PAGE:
CITY OF BELLBROOK, OHIO
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North Belleview Drive Culvert Replacement
On the morning of March 20, 2020, heavy rains fell and as a result, the two culverts that carry Possum Run under North Belleview Road were washed out and caused the road above to collapse. City staff responded promptly to assess the damage and close the road.
At the special meeting of City Council on March 27, 2020, City Council authorized the City Manager to enter into a contract with LJB, Inc. for preliminary engineering work. This contract was fully executed on March 31. Once the engineering process is complete to identify the best solution for repair, the project will be put out to bid for construction.
LJB presented the final design to City Council at their meeting on June 22. The final design will include a single 28 foot span concrete culvert with a six foot rise. The roadway will have additional safety features such as wider berms to the sides of the roadway. The wider berms will also afford space for future sidewalk connections.
Below is a tentative schedule for the project:
June 22- Final design presented to City Council. Motion authorizing the City Manager to solicit bids was made.
June 27 - Notice of solicitation for competitive bids posted.
July 9 - Bid opening
July 13 - Construction contract authorized by City Council to Sturm Construction
July 21 - Notification by Ohio Public Works Commission that Emergency Program funds in the amount of $325,000 will be awarded for the project.
October 31 - Construction must be finalized
Due to the award of the emergency funding, construction cannot start until the project agreement is complete. Once that has occurred, the contract will be signed between the City and the contractor and a notice to proceed will be issued.
Little Sugarcreek Road Assessment
In April 2019 the City contracted with LJB, Inc. to assess Little Sugarcreek Road and its structural stability. In the spring of 2018 and again in the spring of 2019 there were areas where landslides occurred which resulted in structural failure of section of the roadway. These issues were concerning to City officials and an assessment to understand what was happening was necessary. During the assessment the City asked for engineers to look at the possible installation of pedestrian facilities as well.
The engineer's study included looked at a 2600 foot stretch of Little Sugarcreek Road from Franklin Street to Vineyard Way. Engineers conducted soil borings, installed an inclinometer to monitor any changes, developed recommendations and associated preliminary cost estimates.
Council was presented with the findings and recommendations at their August 26, 2019 meeting. The overall recommendation was to install a pier and plug wall type to stabilize the roadway and hill. Three alternatives were presented all with the same wall type. In the end, one recommendation was presented as the chosen option. This option was to install the wall further out which would include enough room for a pedestrian walkway and a railing. To fix the critical 300 foot stretch of road will cost approximately $1,100,000. To address the entire 2,600 foot stretch is estimated at $7,240,000.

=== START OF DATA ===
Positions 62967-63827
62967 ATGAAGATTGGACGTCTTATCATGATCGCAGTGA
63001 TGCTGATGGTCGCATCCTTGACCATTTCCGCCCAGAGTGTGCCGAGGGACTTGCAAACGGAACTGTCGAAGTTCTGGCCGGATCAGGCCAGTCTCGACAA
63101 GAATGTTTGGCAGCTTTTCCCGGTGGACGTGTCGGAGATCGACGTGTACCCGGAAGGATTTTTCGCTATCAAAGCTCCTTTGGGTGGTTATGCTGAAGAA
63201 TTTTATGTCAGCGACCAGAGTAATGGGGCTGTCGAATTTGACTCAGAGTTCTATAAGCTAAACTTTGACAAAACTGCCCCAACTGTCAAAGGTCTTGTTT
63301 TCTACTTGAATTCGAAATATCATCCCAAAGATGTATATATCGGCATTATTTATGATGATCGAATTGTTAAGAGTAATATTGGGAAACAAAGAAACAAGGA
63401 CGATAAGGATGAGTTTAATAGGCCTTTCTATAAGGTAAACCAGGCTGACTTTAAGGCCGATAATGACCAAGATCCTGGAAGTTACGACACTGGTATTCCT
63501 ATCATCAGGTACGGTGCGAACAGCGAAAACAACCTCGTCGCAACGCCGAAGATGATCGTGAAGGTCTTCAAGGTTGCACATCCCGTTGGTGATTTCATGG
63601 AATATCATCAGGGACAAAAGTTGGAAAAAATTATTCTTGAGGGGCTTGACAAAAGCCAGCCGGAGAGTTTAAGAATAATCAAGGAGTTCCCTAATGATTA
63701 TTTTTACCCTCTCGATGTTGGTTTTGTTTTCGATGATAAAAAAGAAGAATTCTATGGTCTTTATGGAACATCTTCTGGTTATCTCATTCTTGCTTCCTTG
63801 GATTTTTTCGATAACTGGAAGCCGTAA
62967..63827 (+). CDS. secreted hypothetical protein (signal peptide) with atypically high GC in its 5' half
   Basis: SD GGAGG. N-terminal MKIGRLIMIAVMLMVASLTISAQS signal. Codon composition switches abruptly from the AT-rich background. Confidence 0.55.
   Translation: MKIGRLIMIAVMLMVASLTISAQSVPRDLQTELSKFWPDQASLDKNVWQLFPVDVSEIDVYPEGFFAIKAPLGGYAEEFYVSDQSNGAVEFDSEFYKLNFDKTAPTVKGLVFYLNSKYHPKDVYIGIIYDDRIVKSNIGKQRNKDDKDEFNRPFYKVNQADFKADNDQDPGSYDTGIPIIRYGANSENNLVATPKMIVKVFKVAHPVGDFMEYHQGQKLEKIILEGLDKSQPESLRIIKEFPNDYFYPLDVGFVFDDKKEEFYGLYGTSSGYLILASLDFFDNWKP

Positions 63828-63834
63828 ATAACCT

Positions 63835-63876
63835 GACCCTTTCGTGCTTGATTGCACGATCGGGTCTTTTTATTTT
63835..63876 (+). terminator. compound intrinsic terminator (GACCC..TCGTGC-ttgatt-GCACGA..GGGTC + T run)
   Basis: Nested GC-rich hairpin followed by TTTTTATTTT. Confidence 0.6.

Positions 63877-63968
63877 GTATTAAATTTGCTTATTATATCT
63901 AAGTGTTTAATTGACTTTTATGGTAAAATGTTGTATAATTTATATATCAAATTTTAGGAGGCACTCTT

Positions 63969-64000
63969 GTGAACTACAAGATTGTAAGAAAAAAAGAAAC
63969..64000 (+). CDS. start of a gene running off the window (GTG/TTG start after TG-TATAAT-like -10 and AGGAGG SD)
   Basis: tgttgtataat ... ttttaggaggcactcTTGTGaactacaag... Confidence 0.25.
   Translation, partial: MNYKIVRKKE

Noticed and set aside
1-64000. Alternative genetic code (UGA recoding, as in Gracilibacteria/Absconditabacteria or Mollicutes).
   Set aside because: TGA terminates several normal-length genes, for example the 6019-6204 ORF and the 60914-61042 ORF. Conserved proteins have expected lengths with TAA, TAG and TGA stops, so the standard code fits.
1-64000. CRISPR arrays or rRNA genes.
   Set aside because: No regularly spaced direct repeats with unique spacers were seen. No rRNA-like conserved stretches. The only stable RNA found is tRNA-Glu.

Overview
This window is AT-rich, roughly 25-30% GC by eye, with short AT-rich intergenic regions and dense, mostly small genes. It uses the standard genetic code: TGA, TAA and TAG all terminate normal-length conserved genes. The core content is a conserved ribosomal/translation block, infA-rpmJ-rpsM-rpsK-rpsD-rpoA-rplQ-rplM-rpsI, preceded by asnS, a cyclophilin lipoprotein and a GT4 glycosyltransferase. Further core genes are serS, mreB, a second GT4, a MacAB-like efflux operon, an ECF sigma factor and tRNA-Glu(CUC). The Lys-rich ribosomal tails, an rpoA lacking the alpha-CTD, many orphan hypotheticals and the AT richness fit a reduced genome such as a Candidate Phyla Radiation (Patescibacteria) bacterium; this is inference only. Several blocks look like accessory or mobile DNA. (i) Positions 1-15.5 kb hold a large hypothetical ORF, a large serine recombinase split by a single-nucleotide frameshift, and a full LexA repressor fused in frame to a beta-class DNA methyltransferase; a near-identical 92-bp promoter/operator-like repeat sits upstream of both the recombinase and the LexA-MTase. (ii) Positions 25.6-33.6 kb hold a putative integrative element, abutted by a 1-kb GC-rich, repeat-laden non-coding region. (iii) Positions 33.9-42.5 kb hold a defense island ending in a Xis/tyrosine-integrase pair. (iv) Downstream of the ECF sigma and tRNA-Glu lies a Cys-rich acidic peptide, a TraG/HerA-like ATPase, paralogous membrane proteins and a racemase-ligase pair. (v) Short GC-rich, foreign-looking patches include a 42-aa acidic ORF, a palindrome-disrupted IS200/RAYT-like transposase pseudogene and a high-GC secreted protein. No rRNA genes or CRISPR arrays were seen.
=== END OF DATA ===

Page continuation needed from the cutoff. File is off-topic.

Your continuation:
The next steps are to conduct further borings along the entire 2,600 foot stretch of roadway to determine the composition of the earth below. Once final depths are understood, better cost estimates can be established. The plan is to include the additional borings in the 2020 annual budget.
The presentation can be found by clicking the link below:
The 2020 annual paving program will begin late this summer. Roads set to be paved this year include:
Small portion of Possum Run
Roads will still be accessible during paving but traffic could be delayed.
2018 Annual Street Paving
Streets paved in 2018 include Bradley Court, Hillrise Circle. Little Sugarcreek Road, Mission Lane, Rosecrest Drive, Sheffield Court, Sheffield Drive and Tampico Trail.
Upper Hillside Water Main Project
In December of 2018, work was finished to replace nearly 6,000 linear feet of water main along with 11 new fire hydrants, 73 new service connections, 40 new exterior water meters and milling and resurfacing of roadways affected. The work was completed to move homes from a low pressure line to a high pressure line. This greatly improved water pressure delivered to residents. The $1.3 million project was funded with a $600,000 grant and a $290,000 loan both from the Ohio Public Works Commission. The reminder was paid for by the City.
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